Research Article

Why students want to provide feedback to their peers: Drivers of feedback quantity and variation by type of course


Abstract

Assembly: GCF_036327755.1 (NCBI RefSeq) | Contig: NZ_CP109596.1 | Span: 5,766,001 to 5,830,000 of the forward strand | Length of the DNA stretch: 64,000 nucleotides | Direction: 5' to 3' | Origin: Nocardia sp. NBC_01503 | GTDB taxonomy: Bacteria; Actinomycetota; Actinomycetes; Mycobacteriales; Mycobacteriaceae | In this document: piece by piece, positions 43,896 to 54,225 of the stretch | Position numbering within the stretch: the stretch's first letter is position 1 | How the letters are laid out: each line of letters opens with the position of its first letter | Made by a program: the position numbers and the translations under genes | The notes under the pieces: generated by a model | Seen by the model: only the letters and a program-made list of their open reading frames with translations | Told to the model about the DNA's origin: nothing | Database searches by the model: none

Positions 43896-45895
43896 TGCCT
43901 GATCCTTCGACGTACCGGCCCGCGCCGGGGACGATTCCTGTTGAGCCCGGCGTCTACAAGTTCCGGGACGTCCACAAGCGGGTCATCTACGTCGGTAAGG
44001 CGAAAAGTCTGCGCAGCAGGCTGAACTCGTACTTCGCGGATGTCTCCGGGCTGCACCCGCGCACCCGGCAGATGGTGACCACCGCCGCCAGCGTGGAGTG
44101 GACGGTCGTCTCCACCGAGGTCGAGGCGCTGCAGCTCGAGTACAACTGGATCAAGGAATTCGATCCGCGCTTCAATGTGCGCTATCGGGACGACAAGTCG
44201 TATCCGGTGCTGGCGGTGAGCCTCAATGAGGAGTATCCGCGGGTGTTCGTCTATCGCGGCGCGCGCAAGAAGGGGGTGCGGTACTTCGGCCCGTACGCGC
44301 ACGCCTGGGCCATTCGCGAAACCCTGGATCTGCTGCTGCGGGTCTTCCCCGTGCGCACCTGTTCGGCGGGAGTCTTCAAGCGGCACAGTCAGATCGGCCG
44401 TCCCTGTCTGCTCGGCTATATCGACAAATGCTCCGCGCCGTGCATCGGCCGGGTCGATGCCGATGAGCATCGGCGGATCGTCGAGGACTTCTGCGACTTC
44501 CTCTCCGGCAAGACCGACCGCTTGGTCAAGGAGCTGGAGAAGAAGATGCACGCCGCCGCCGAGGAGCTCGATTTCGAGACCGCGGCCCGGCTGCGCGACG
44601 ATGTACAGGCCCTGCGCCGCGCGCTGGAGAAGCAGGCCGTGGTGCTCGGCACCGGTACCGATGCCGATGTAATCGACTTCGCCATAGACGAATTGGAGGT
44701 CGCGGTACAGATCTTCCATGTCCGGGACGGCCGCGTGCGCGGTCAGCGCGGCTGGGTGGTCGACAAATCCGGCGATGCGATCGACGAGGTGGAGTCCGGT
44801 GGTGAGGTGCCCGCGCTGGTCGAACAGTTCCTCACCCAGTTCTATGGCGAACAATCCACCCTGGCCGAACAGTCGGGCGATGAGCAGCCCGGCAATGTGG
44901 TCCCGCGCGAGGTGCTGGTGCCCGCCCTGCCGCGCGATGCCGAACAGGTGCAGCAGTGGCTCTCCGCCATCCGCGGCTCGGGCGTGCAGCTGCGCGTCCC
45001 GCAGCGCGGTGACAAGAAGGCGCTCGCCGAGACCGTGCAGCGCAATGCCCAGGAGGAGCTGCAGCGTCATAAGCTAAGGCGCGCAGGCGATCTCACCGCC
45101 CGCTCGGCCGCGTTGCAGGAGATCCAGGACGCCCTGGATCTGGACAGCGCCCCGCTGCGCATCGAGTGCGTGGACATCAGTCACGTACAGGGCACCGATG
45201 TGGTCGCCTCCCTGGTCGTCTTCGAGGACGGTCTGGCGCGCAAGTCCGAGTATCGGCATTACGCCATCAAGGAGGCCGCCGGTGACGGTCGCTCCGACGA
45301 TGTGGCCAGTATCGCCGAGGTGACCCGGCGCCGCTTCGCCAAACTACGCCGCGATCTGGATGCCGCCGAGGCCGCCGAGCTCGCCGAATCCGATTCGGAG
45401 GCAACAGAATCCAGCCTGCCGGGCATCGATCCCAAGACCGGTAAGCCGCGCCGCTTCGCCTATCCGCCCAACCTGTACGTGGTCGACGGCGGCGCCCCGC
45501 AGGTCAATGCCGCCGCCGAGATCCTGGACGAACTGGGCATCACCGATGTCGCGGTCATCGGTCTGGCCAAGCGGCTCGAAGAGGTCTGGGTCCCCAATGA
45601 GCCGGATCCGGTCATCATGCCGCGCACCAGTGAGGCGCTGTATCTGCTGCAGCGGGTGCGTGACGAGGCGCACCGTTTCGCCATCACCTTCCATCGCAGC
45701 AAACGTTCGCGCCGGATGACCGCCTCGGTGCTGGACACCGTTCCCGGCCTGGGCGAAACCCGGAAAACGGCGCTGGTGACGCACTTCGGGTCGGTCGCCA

We researched students’ peer feedback motivation types and how the instructional context would influence feedback motivations. Participants were 138 undergraduate management majors (female = 41%; mean age = 20 years, SD = 0.5 years) taking a programming course in two options: optional (n = 47), compulsory (n = 91). The students utilised an online peer assessment tool and completed a peer feedback motivations scale on their reasons for providing feedback. Factor analysis of the motivation revealed four factors: Review-for-Rule, Review-for-Achievement, Review-for-Pleasure, and Review-for-Reward. Of these factors, the Review-for-Rule factor was a strong predictor of the amount of feedback across course options. The Type-of-Course significantly impacted motivation to review, although it was most strongly reflected in differences in the Review-for-Achievement factor. This study revealed that there are multiple motivations for peers providing feedback, and they are distinct from general attitudes about peer feedback. This suggests a new framework for research on students’ reaction to peer feedback, suggesting productive avenues for improving student participation in peer feedback.

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